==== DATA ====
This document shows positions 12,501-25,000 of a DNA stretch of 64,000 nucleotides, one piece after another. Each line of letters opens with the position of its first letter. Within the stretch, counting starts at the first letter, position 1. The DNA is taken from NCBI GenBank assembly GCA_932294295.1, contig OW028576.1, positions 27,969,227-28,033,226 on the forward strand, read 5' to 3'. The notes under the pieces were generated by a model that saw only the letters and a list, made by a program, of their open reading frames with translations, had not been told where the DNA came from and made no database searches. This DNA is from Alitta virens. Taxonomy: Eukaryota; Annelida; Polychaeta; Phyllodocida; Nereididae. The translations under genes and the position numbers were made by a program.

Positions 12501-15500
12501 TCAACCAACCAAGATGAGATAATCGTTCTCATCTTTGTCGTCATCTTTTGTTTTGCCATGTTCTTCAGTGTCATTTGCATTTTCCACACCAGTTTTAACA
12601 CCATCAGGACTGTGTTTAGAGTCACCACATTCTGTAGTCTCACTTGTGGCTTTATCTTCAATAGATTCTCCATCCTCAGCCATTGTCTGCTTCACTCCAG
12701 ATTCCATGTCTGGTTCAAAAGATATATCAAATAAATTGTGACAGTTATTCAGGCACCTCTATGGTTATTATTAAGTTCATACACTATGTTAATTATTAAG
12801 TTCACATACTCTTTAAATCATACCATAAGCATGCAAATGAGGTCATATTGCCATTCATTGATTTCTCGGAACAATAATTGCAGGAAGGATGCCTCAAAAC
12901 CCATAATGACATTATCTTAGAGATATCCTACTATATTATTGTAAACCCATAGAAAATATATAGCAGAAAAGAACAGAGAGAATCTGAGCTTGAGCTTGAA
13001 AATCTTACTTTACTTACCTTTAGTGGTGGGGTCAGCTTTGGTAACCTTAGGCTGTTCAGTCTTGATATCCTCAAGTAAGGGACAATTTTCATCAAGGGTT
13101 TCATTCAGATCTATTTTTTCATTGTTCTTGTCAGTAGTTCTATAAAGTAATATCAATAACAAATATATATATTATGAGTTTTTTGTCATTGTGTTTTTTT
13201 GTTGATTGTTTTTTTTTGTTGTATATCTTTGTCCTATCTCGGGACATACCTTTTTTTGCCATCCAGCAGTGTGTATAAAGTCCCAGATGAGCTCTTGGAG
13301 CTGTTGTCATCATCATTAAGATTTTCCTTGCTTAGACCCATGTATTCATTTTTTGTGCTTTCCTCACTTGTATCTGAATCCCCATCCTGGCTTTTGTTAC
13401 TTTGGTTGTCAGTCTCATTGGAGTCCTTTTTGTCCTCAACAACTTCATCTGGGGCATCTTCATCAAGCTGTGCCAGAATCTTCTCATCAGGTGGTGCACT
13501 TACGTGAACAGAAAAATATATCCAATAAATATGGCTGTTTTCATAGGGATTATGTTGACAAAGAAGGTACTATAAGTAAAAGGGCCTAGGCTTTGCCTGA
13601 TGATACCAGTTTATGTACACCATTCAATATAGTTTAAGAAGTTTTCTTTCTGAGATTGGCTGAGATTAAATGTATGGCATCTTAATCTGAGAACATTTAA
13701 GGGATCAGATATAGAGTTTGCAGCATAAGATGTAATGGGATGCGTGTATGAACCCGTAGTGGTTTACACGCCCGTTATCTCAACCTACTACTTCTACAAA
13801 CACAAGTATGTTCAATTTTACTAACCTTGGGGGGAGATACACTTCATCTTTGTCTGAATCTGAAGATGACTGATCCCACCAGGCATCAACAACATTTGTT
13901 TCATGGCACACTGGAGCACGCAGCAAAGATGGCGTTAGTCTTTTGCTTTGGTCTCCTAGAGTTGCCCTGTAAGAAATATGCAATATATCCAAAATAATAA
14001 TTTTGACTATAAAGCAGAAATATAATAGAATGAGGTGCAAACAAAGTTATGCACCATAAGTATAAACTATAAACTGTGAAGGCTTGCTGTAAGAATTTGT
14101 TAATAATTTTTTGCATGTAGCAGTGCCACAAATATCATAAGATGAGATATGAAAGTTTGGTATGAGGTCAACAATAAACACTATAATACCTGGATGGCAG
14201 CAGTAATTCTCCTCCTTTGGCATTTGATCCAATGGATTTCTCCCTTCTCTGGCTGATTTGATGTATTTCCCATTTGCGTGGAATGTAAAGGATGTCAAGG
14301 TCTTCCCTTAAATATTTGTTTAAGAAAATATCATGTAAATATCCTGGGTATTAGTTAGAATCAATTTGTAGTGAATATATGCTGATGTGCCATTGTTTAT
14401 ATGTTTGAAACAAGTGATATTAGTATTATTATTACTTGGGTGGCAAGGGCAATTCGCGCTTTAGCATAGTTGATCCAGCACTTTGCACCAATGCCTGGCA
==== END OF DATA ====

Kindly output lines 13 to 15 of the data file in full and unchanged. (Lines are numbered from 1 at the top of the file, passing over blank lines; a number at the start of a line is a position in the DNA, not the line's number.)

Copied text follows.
13501 TACGTGAACAGAAAAATATATCCAATAAATATGGCTGTTTTCATAGGGATTATGTTGACAAAGAAGGTACTATAAGTAAAAGGGCCTAGGCTTTGCCTGA
13601 TGATACCAGTTTATGTACACCATTCAATATAGTTTAAGAAGTTTTCTTTCTGAGATTGGCTGAGATTAAATGTATGGCATCTTAATCTGAGAACATTTAA
13701 GGGATCAGATATAGAGTTTGCAGCATAAGATGTAATGGGATGCGTGTATGAACCCGTAGTGGTTTACACGCCCGTTATCTCAACCTACTACTTCTACAAA